Functional role for Syk tyrosine kinase in natural killer cell-mediated natural cytotoxicity

Kathryn M. Brumbaugh, Bryce A. Binstadt, Daniel D. Billadeau, Renee A. Schoon, Christopher J. Dick, Rosa M. Ten, Paul J. Leibson

Research output: Contribution to journalArticle

115 Scopus citations

Abstract

Natural killer (NK) cells are named based on their natural cytotoxic activity against a variety of target cells. However, the mechanisms by which sensitive targets activate killing have been difficult to study due to the lack of a prototypic NK cell triggering receptor. Pharmacologic evidence has implicated protein tyrosine kinases (PTKs) in natural killing; however, Lck- deficient, Fyn-deficient, and ZAP-70-deficient mice do not exhibit defects in natural killing despite demonstrable defects in T cell function. This discrepancy implies the involvement of other tyrosine kinases. Here, using combined biochemical, pharmacologic, and genetic approaches, we demonstrate a central role for the PTK Syk in natural cytotoxicity. Biochemical analyses indicate that Syk is tyrosine phosphorylated after stimulation with a panel of NK-sensitive target cells. Pharmacologic exposure to piceatannol, a known Syk family kinase inhibitor, inhibits natural cytotoxicity. In addition, gene transfer of dominant-negative forms of Syk to NK cells inhibits natural cytotoxicity. Furthermore, sensitive targets that are rendered NK-resistant by major histocompatibility complex (MHC) class I transfection no longer activate Syk. These data suggest that Syk activation is an early and requisite signaling event in the development of natural cytotoxicity directed against a variety of cellular targets.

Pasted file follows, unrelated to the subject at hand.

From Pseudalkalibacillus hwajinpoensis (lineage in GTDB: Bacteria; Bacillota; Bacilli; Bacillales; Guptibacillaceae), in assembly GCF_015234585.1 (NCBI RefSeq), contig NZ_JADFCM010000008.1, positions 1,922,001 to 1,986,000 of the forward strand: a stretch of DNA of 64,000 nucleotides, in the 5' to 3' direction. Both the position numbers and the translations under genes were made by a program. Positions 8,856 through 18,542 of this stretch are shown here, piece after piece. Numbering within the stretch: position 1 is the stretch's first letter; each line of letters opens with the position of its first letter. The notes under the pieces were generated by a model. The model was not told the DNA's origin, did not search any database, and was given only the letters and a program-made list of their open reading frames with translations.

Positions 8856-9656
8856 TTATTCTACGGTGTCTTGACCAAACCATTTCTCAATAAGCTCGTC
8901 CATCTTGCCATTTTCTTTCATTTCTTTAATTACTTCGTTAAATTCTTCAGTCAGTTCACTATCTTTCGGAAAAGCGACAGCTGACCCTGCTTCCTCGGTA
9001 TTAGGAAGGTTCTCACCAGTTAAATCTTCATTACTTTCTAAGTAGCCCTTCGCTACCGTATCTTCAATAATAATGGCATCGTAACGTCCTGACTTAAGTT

Original languageEnglish (US)
Pages (from-to)1965-1974
Number of pages10
JournalJournal of Experimental Medicine
Volume186
Issue number12
DOIs
StatePublished - Dec 15 1997

ASJC Scopus subject areas

  • Immunology and Allergy
  • Immunology

Fingerprint Dive into the research topics of 'Functional role for Syk tyrosine kinase in natural killer cell-mediated natural cytotoxicity'. Together they form a unique fingerprint.

Cite this